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While Budapest can drop to as low as -20°C (-4°F) during winter, the city doesn’t grind to a halt. There’s still plenty to do and see during the colder months, and since there are fewer tourists at this time it’s the perfect opportunity to come and enjoy the Hungarian capital…
This is perhaps the number one reason to visit Budapest over all others during winter, and commonly the most recommended thing to do while here for the winter months. Once the icy cold has truly settled in, the City Park’s boating lake is frozen over and turned into Europe’s largest ice skating rink. That, in itself, is a treat, but the grandeur of the surrounding architecture – from the fairytale-like Vajdahunyad Castle to the baroque styled Városliget Café – is a sight to behold as you whiz by on your blades.
If you’re visiting any European city during December then the chances are you’re going to find it tough to avoid the Christmas markets. Budapest has a wide number of options available in that regard, splattered throughout the city both on the Buda side and in Pest. They’re suitably festive and ornate, and are perfect spots for buying handcrafted gifts for friends and family. But since you’ll be battling with the icy temperatures, they’re also fantastic waypoints for a warming cup mulled wine (or better yet, Hungarian pálinka) as you work your way around the city.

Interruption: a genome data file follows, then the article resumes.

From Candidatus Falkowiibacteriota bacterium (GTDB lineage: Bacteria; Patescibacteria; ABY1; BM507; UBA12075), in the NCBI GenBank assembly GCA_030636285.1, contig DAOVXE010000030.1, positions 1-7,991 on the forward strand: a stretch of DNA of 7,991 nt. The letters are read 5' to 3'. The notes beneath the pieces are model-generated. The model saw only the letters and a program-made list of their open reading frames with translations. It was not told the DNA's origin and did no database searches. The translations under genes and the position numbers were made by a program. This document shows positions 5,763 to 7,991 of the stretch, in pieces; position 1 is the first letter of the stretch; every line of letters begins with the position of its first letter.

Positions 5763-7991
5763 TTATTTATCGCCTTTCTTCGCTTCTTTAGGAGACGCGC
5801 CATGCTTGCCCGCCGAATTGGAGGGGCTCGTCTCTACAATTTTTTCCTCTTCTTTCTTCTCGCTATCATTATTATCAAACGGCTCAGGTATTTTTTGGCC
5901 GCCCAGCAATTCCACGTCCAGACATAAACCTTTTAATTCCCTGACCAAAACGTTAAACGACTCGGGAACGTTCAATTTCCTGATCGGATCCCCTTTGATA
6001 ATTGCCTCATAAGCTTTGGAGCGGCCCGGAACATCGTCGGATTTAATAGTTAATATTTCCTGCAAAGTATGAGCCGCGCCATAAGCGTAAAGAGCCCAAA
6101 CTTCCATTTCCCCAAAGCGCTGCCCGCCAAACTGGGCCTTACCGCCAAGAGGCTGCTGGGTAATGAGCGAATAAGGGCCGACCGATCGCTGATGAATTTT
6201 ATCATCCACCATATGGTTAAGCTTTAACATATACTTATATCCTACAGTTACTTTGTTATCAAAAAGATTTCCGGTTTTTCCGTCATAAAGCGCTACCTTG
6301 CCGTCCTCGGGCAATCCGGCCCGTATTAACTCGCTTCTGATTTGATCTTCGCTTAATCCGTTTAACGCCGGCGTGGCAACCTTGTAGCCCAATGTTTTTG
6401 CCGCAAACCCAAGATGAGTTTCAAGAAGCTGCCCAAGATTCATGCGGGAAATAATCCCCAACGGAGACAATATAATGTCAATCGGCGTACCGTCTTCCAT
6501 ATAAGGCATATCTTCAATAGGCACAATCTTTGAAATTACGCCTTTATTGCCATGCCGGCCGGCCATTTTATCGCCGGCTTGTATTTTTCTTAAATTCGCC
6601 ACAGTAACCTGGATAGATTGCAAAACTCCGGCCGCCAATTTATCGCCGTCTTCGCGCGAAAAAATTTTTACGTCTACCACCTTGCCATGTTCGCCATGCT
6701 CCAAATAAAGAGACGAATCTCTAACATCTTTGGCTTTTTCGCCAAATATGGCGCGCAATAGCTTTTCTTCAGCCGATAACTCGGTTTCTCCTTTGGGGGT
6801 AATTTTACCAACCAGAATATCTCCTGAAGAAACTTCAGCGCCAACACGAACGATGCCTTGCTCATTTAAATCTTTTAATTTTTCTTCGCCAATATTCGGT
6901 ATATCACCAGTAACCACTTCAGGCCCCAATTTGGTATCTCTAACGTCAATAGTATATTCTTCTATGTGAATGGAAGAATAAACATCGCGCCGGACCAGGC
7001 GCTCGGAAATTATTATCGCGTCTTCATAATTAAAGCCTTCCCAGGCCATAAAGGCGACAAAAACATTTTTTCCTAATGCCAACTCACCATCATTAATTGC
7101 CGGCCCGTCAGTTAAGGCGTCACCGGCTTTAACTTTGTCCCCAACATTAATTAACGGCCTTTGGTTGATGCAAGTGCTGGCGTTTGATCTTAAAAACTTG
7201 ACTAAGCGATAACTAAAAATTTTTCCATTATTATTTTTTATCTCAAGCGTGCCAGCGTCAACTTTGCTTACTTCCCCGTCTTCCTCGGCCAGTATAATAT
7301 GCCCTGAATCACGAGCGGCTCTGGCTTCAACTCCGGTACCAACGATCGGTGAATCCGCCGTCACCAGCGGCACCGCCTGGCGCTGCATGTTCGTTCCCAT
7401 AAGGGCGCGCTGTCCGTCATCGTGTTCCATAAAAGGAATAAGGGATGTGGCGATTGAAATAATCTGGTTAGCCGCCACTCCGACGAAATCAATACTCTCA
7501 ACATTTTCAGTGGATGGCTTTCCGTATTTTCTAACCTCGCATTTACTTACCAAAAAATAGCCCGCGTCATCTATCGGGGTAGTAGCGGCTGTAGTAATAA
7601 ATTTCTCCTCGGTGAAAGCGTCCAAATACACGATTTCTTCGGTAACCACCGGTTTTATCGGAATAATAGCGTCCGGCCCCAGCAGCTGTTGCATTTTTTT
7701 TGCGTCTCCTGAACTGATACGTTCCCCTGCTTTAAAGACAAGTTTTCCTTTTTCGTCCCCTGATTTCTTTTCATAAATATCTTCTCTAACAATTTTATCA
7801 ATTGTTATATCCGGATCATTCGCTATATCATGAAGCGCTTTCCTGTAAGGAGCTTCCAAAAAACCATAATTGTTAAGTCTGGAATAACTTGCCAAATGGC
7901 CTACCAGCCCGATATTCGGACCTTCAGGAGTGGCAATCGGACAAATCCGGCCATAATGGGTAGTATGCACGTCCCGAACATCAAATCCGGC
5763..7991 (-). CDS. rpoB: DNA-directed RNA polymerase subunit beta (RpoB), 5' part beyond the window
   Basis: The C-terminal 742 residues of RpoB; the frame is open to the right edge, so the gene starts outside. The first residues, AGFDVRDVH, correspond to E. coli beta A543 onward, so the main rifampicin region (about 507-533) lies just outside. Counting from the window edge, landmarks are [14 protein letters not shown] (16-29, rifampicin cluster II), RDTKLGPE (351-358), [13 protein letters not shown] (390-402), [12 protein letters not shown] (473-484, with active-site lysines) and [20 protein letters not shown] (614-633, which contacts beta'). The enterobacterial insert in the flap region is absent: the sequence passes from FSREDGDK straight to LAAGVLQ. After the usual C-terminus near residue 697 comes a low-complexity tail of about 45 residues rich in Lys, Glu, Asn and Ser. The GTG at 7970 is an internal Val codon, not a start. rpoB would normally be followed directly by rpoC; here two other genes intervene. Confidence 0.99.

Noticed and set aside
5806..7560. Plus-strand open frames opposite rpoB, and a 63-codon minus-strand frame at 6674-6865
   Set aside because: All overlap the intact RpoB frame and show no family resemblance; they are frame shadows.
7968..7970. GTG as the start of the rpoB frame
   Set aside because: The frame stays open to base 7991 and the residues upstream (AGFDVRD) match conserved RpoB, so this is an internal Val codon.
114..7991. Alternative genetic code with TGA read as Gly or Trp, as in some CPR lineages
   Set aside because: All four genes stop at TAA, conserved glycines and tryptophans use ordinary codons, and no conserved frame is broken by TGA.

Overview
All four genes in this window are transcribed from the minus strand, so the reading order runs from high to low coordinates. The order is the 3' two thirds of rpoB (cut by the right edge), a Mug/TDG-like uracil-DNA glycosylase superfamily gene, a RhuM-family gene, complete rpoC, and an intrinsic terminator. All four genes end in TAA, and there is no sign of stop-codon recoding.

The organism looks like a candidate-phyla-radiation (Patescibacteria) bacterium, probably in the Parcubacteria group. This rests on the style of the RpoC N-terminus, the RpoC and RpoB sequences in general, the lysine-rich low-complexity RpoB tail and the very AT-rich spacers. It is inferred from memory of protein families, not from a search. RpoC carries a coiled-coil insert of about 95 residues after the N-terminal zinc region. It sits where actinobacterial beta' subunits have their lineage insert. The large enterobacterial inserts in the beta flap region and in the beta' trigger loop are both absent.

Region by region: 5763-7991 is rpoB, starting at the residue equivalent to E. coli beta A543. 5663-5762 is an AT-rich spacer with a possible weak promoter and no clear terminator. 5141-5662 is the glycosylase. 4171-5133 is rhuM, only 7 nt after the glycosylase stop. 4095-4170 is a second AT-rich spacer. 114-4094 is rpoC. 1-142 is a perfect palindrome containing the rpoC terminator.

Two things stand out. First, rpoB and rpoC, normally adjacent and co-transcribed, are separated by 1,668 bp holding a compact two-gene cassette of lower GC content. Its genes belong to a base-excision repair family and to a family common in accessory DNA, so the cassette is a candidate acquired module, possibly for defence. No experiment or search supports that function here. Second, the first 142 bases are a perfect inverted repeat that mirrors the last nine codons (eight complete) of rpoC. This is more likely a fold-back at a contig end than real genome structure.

Finding ways to warm yourself will be an important task while visiting Budapest in the winter months, and while stopping off in one of its many special coffee shops will be a big part of that, there will also be a number of chestnut roasters easily found throughout the city. There’s no real rhyme or reason to where these vendors appear, but populated areas like train stations are a good place to look. The warming, festive flavour will surely give you the strength to carry on through the city.
With a number of famed musicians in its history, Hungary remains rather proud of its various opera houses and theatres. Attending such places remains a pastime that all generations and backgrounds continue to enjoy, too, so when winter rolls around and the Christmas trees start going up, it’s about time for the Nutcracker to start its annual performance. With shows at the gorgeously ornate Opera House, it’s certainly one of the most grand options for winter fun.
Over the last couple of years, as the popularity of Budapest’s Christmas fairs have started to grow, St Stephen’s Basilica has decided to get on board. A laser show has been set up on the facade of the epic structure, displaying animations and cartoons as well as a depiction of the Feast of St Stephen. For 2017 it’s been enhanced even further, using technology to allow for those with special 3D glasses to see the animations appear to jump off the face of the building.
During the winter months, Budapest’s trams are often covered in fairy lights, making for a rather pleasing sight as it rattles through the streets. The most populated tram lines are taken over by these glowing lights, but it’s definitely worth taking one for a ride along the side of the Danube on tram line 2.